This review summarizes historical and more recent scoring systems for predicting patients with increased morbidity and mortality in the postoperative period | Current Opinion in Critical Care
Purpose of review: Preoperative risk assessment and perioperative factors may help identify patients at increased risk of postoperative complications and allow postoperative management strategies that improve patient outcomes.
Recent findings: Most prediction scores predict postoperative mortality with, at best, moderate accuracy. Scores that incorporate surgery-specific and intraoperative covariates may improve the accuracy of traditional scores. Traditional risk factors including increased ASA physical status score, emergent surgery, intraoperative blood loss and hemodynamic instability are consistently associated with increased mortality using most scoring systems.
Summary: Preoperative clinical risk indices and risk calculators estimate surgical risk with moderate accuracy. Surgery-specific risk calculators are helpful in identifying patients at increased risk of 30-day mortality. Particular attention should be paid to intraoperative hemodynamic instability, blood loss, extent of surgical excision and volume of resection.
Khan, B.A. et al. (2017) Critical Care Medicine. 45(5) pp. 851–857
Objectives: Delirium severity is independently associated with longer hospital stays, nursing home placement, and death in patients outside the ICU. Delirium severity in the ICU is not routinely measured because the available instruments are difficult to complete in critically ill patients. We designed our study to assess the reliability and validity of a new ICU delirium severity tool, the Confusion Assessment Method for the ICU-7 delirium severity scale.
Conclusions: Our results suggest that Confusion Assessment Method for the ICU-7 is a valid and reliable delirium severity measure among ICU patients. Further research comparing it to other delirium severity measures, its use in delirium efficacy trials, and real-life implementation is needed to determine its role in research and clinical practice.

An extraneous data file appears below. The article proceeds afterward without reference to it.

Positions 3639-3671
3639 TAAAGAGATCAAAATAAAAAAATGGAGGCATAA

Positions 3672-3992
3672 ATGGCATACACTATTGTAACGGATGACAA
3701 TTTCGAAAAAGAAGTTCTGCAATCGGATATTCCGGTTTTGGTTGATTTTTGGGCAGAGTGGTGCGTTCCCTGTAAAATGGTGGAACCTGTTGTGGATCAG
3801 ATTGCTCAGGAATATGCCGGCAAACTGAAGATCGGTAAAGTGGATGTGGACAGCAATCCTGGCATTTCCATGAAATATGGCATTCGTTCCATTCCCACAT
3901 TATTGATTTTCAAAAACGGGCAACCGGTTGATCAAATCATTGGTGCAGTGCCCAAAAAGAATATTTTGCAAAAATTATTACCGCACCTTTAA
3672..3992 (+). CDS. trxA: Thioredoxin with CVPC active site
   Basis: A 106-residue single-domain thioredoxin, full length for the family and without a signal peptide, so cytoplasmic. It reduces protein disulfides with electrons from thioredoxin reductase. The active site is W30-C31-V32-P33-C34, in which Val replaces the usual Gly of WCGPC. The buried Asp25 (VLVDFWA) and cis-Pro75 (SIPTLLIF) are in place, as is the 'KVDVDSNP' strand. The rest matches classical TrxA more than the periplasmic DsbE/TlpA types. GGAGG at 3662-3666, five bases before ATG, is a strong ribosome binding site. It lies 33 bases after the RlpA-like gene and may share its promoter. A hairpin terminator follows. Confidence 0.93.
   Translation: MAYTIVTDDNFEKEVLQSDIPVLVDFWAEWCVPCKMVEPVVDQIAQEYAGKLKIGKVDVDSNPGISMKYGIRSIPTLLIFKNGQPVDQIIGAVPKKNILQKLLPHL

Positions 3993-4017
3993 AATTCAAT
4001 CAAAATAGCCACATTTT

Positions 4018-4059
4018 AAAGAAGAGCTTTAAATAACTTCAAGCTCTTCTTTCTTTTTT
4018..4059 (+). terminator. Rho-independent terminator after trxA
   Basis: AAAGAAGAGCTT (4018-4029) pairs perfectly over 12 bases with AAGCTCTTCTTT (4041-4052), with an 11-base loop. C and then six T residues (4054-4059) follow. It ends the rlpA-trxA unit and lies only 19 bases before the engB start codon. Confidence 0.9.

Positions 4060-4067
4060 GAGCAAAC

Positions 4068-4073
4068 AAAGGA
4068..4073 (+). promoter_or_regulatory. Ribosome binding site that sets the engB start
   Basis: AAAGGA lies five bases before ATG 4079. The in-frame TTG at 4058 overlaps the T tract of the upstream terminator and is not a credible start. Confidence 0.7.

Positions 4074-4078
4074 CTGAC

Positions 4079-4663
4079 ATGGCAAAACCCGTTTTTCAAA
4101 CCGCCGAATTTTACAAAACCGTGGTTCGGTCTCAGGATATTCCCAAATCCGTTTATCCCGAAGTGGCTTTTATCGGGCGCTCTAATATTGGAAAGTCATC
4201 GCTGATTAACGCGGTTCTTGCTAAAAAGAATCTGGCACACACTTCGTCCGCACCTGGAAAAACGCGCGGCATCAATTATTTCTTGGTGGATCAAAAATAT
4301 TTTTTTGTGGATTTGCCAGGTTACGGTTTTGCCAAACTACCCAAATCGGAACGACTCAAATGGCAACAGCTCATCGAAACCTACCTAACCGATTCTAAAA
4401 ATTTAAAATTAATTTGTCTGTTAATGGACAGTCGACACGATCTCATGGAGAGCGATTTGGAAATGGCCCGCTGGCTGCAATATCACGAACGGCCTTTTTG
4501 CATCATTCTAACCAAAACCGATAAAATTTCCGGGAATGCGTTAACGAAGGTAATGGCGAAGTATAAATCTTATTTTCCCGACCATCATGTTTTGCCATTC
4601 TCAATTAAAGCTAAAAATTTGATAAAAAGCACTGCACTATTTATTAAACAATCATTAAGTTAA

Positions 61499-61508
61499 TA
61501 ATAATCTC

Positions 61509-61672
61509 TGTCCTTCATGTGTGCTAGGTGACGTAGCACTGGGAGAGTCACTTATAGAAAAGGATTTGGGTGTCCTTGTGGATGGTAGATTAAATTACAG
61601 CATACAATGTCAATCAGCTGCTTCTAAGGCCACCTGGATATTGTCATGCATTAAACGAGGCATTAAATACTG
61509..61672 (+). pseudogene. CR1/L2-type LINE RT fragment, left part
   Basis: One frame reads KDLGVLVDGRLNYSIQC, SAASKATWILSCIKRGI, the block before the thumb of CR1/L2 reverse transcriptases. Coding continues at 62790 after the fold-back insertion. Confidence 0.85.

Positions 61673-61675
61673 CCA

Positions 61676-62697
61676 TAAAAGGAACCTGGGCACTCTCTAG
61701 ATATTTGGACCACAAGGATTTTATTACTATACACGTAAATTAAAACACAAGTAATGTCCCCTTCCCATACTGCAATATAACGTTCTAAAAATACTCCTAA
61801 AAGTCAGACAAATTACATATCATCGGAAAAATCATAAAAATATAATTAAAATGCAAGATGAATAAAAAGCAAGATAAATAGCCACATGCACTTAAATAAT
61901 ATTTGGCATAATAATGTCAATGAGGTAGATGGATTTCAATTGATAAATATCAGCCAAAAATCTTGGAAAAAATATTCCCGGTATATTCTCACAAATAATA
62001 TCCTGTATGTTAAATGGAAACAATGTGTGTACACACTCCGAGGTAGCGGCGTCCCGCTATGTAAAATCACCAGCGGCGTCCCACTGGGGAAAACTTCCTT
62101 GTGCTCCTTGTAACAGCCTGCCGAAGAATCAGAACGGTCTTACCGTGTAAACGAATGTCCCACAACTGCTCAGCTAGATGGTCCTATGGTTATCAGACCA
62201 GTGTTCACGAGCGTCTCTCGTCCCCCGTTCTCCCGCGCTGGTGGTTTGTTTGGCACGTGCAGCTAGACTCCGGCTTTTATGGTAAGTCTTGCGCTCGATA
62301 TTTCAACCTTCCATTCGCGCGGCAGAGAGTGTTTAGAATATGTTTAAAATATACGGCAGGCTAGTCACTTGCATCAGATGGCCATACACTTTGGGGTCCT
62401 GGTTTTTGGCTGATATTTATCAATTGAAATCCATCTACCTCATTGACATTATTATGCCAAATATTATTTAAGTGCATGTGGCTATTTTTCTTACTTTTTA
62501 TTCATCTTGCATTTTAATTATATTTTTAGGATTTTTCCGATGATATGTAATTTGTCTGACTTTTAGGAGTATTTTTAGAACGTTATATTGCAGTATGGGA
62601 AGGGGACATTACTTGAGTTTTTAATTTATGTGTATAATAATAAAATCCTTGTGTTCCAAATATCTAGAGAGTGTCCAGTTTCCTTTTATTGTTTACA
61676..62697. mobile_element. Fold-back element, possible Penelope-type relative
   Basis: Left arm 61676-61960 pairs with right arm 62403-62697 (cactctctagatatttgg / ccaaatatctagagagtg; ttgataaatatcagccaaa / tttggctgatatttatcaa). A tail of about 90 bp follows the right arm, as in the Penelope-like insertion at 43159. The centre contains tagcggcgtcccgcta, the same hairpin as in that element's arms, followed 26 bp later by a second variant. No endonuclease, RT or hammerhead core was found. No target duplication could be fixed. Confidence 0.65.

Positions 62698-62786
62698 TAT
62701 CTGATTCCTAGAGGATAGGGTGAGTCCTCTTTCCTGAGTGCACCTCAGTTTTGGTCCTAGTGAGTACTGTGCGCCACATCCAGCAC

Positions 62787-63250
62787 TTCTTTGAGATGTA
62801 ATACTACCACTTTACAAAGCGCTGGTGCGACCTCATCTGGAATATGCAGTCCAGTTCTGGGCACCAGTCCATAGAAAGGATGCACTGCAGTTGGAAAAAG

Heiberg, J. et al. (2016). Anaesthesia. Volume 71(9). pp. 1091–1100
Image shows illustration of transesophageal echocardiography ultrasound diagram
Focused echocardiography is becoming a widely used tool to aid clinical assessment by anaesthetists and critical care physicians. At the present time, most physicians are not yet trained in focused echocardiography or believe that it may result in adverse outcomes by delaying, or otherwise interfering with, time-critical patient management.
We performed a systematic review of electronic databases on the topic of focused echocardiography in anaesthesia and critical care. We found 18 full text articles, which consistently reported that focused echocardiography may be used to identify or exclude previously unrecognised or suspected cardiac abnormalities, resulting in frequent important changes to patient management. However, most of the articles were observational studies with inherent design flaws. Thirteen prospective studies, including two that measured patient outcome, were supportive of focused echocardiography, whereas five retrospective cohort studies, including three outcome studies, did not support focused echocardiography. There is an urgent requirement for randomised controlled trials.
Spångfors, M. et al. Intensive and Critical Care Nursing. Published online: July 4 2016
The National Early Warning Score – NEWS is a “track and trigger” scale designed to assess in-hospital patients’ vital signs and detect clinical deterioration. In this study the NEWS was translated into Swedish and its association with the need of intensive care was investigated.
A total of 868 patient charts, recorded by the medical emergency team at a university hospital, containing the parameters needed to calculate the NEWS were audited. The NEWS was translated into Swedish and tested for inter-rater reliability with a perfect agreement (weighted κ = 1.0) among the raters.
The median score for patients admitted to the ICU were higher than for those who were not (10 vs. 8, p < 0.0001). AUROC for discriminating admittance to the ICU was 0.68 (95% CI: 0.622–0.739, p < 0.0001). A regression analysis showed that lower oxygen saturation and a lower level of consciousness were significantly associated with ICU admission (OR 1.27 [1.06–1.52], p = 0.01 and OR 1.77 [1.12–2.82], p = 0.02) and may predict admission to the ICU better than the other parameters.
The Swedish translated NEWS seems to have excellent inter-rater reliability and can be used without risk of linguistic misinterpretation. High scores for the parameters oxygen saturation and level of consciousness in the NEWS may predict admission to the ICU.